Underlying Turmoil at Lincoln

President of Lincoln U. in Pennsylvania, widely criticized this week for remarks on rape, has many more problems on his plate, according to faculty and students.

November 12, 2014
Lincoln U. of Pennsylvania
Robert R. Jennings

The Lincoln University of Pennsylvania president's inflammatory suggestions about the motives of female students who make rape accusations were not his first.

Nor are the remarks the only firestorm engulfing the presidency of Robert R. Jennings, the 13th president of Lincoln, one of the nation’s oldest historically black colleges.

Faculty complain that his poor business decisions hurt morale and jeopardize academics. Students complain about decisions that hurt enrollment, violate their privacy and cast the university in a bad light. Both groups say that Jennings says things he ought not.

Jennings gained unwanted infamy this week when a video from September gained wide circulation. The video shows him saying that three female students at Lincoln made rape allegations only after having “done whatever they did with young men and then it didn't turn out the way they wanted it to turn out.” Those remarks, made to a group of female students and faculty, became public this month on YouTube and unleashed criticism of Jennings from nearly every corner of a culture that has become increasingly sensitive to comments about rape that place blame on the victims. 

The president also characterized male students as out to “use ... up” the college's female students. Those remarks, though they attracted less public notice, angered the men on campus.

The remarks about rape were made at a women-only convocation for incoming students.

Such convocations are a recent addition that Jennings made to Lincoln: they happen weekly, and the first convocations of the year are gender-segregated. He's offended people at them in the past.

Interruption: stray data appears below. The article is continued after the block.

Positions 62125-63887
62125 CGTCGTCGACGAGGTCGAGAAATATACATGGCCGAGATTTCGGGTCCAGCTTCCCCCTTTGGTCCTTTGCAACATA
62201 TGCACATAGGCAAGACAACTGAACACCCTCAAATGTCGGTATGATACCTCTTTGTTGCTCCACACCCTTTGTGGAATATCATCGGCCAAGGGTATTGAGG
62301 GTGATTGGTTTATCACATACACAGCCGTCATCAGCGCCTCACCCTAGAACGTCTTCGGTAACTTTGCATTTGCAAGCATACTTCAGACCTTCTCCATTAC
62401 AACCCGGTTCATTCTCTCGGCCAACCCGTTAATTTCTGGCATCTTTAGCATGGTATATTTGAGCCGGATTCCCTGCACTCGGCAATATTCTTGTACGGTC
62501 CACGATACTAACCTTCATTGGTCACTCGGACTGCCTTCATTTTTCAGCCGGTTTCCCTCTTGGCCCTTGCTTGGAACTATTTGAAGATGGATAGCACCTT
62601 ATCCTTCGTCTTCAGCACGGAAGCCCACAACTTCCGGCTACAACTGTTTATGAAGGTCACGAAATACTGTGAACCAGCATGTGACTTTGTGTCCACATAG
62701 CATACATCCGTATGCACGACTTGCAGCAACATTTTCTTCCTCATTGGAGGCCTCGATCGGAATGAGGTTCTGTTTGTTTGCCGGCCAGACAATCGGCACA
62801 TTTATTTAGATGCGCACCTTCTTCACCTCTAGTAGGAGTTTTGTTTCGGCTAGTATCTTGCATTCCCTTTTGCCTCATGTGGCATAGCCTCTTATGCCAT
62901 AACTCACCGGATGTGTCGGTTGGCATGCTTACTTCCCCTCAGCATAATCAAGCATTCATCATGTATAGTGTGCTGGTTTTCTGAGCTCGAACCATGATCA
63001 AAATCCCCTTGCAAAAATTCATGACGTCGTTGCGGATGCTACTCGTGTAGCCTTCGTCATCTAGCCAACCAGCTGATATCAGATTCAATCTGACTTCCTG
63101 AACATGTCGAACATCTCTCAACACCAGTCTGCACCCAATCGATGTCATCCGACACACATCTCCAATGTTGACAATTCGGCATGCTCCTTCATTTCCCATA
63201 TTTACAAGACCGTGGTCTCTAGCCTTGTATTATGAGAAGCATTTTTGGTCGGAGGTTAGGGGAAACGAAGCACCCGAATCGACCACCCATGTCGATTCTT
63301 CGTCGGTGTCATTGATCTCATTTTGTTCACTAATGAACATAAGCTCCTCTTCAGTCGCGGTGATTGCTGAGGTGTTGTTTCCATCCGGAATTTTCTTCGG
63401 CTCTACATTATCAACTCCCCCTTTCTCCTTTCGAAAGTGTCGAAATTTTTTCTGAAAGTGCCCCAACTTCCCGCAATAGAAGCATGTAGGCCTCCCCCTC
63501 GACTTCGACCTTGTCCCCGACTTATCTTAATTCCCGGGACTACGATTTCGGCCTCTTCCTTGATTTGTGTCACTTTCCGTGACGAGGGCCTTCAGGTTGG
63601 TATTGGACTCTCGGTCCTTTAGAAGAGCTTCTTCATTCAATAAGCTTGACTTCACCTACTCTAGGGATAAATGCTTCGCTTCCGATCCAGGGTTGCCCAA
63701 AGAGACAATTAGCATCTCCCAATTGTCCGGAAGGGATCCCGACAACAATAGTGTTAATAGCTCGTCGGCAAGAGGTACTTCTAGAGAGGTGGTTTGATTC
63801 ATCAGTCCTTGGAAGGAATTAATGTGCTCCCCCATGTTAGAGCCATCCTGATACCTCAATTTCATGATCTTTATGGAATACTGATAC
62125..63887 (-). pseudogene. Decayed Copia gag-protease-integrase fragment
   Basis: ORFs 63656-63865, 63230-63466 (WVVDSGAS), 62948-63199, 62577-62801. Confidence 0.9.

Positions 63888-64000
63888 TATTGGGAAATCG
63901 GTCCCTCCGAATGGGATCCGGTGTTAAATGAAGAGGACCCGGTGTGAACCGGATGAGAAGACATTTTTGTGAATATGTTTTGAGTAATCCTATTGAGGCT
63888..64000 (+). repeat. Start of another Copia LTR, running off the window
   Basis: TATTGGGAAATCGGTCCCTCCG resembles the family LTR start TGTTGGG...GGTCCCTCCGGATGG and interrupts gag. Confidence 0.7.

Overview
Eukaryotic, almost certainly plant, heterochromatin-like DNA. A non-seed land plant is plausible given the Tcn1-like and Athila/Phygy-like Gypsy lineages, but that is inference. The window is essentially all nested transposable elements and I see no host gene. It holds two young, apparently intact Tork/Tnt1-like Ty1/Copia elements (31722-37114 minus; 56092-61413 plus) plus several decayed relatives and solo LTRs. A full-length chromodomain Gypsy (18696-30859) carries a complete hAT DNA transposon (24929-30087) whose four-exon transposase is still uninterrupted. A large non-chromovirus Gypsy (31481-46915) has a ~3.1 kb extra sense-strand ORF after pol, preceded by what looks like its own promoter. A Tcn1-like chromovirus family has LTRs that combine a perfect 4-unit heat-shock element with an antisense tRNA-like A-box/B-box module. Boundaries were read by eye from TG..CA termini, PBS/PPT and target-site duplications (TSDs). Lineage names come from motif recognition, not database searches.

In his first remarks to an all-male convocation in fall 2012, Jennings made a suggestion about men raised by single mothers that insulted male students in the audience.

Kevin Favor, a psychology professor who is a former dean of campus life, was in the audience for the all-male event and said Jennings suggested that men have a criminal nature and that being raised by a single mother could disadvantage some of them. One young man, Favor recalled, stood up to challenge the president.

Favor said Jennings doesn’t know when to stop during his talks and begins to free associate. But, Favor said, "We wouldn’t expect the president of an HBCU to pander to such a dim view of the student body which he serves.”

At the all-female convocation this fall, some members of the crowd clapped during parts of his remarks – until Jennings started to talk about rape.

Jennings suggested that some female students who had reported having been raped had not actually been raped, and then talked about the effect the allegations would have on men. The remarks, critics said, were bound to discourage women on the campus from bringing allegations of sexual assault to the university’s attention.

Ugonma Ejiawoko, a senior biology major, said she didn’t go to the all-women's convocation because she knew based on past experience that she might be upset.

“I wouldn’t be able to sit there and be insulted, because I’ve been through a lot of things at this school,” Ejiawoko said.